What is Convertible Arbitrage?
Convertible arbitrage has historically used a market-neutral strategy to seek moderate returns with low risk. If you’re looking for investments that target moderate growth while preserving capital, convertible arbitrage may have a place within your portfolio.
How Does Convertible Arbitrage Investing Work?
Convertible arbitrage simultaneously trades two different — but related — assets.
A company’s convertible bond is purchased, thus initiating a long position. The bond should provide some regular returns, and have an option to convert the bond into equity/stock at a later time.
The company’s stocks shorted at the same time, primarily as a hedge against the bond position. The short stock position can negate equity sensitivity that’s inherent in the convertible bond position.
When managed properly, the long/short strategy may provide returns through the bond’s implied credit spread narrowing, the assets’ volatility increasing, regular payments received from the bond, and/or the short stock position gaining value.
How Risky is Convertible Arbitrage Investing?
Convertible arbitrage investing may act as a hedge against risk, because there is potential to make money in multiple scenarios:
- Stock Price Decreases: The short position of the common stock may gain value. Any decrease in the convertible bond’s value is capped because the bond has a fixed income source (payments).
- Stock Price Increases: The convertible bond may increase in value. Although the short position will likely lose value, that may be partially or fully offset by the bond’s increase. Regular payments are still made.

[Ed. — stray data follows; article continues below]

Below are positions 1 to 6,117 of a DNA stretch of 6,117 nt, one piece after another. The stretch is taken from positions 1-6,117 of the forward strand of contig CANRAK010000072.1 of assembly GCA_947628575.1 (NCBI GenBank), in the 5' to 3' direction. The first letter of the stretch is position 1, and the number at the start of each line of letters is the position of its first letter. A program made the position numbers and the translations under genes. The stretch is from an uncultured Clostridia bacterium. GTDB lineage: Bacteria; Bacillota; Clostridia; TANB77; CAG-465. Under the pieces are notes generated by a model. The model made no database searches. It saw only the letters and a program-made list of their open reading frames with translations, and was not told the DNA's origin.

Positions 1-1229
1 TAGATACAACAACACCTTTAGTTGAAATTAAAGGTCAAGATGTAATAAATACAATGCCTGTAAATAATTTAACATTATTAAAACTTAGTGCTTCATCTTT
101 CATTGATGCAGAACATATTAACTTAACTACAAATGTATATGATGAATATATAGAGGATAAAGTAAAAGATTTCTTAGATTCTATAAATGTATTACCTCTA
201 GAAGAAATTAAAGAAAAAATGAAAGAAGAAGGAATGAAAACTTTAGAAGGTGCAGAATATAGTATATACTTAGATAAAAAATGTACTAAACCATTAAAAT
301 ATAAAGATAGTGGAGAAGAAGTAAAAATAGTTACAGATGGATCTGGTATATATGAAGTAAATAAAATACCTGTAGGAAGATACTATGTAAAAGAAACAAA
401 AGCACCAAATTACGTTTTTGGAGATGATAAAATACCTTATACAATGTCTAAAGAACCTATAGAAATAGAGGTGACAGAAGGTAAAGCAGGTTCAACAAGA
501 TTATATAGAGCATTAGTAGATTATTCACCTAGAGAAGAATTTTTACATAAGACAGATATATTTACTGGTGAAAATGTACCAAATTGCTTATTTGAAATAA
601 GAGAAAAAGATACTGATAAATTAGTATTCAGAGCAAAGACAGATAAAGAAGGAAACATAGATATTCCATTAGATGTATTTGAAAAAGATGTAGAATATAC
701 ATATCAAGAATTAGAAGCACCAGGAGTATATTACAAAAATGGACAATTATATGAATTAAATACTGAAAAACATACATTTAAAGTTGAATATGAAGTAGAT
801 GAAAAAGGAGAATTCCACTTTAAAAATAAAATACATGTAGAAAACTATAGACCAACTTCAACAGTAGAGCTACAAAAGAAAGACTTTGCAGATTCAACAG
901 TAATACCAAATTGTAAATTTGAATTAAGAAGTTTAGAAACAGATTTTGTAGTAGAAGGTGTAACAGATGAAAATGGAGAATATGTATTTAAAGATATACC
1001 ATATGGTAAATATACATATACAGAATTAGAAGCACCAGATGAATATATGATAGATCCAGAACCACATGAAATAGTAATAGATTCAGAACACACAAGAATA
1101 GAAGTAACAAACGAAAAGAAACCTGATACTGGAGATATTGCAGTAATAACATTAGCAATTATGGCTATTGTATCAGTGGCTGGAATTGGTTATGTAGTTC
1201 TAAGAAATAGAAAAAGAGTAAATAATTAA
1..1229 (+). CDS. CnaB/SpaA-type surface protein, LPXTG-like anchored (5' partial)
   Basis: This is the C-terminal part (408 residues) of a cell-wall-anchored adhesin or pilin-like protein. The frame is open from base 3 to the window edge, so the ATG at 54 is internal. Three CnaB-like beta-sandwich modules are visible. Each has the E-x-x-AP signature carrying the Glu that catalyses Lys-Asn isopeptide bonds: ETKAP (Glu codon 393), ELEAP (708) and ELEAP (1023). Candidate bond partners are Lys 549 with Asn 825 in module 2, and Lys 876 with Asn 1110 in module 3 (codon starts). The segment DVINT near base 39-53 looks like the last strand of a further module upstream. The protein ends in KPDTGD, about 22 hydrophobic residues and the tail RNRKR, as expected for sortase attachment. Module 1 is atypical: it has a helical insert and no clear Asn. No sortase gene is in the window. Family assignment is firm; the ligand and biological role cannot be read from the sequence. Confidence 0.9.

- Stock Price Doesn’t Change: Regular payments provide fixed returns. These may help offset any costs associated with borrowing the shorted stock
The combination of positions allows for moderate return potential while maintaining positions that have low volatility and low beta (when compared to other asset classes).
Are Convertible Arbitrage Funds Actively Managed?
The short stock position must be continuously managed, as it gets adjusted based on the stock’s price. Convertible arbitrage funds thus need skilled managers.
What is the Absolute Convertible Arbitrage Fund?
The Absolute Convertible Arbitrage Fund (ARBIX) was started in 2002, and converted into its current mutual fund structure in 2017. The fund has a 20-year history of focusing only on convertible arbitrage. A balanced approach is used when assessing arbitrage opportunities due to mispricings in convertibles.
To learn more about the Absolute Convertible Arbitrage Fund and if it could have a role in your portfolio, get in touch with a knowledgeable representative.
*Beta is is the measure of a fund’s relative volatility as compared to the S&P 500 Index which by definition is 1.00. Accordingly, a fund with a 1.10 beta is expected to perform 10% better than the Index in up markets and 10% worse in down markets.
Asset allocation decisions may not always be correct and may adversely affect Fund performance. The value of certain convertible securities may be influenced by changes in interest rates, with investment value declining as interest rates increase and increasing as interest rates decline. The credit standing of the issuer and other factors also may have an effect on a convertible security’s investment value. Debt securities have interest rate, inflation and credit risks and individually, may be subject to prepayment and default risk. High yield and junk securities involve greater risk and tend to be more sensitive to economic conditions and credit risk.
Investors should carefully consider the Fund’s investments objectives, risks, charges and expenses before investing. This and other information is in the prospectus which you can see by clicking here. Please read the prospectus carefully before you invest.
Foreside Fund Services, LLC, distributor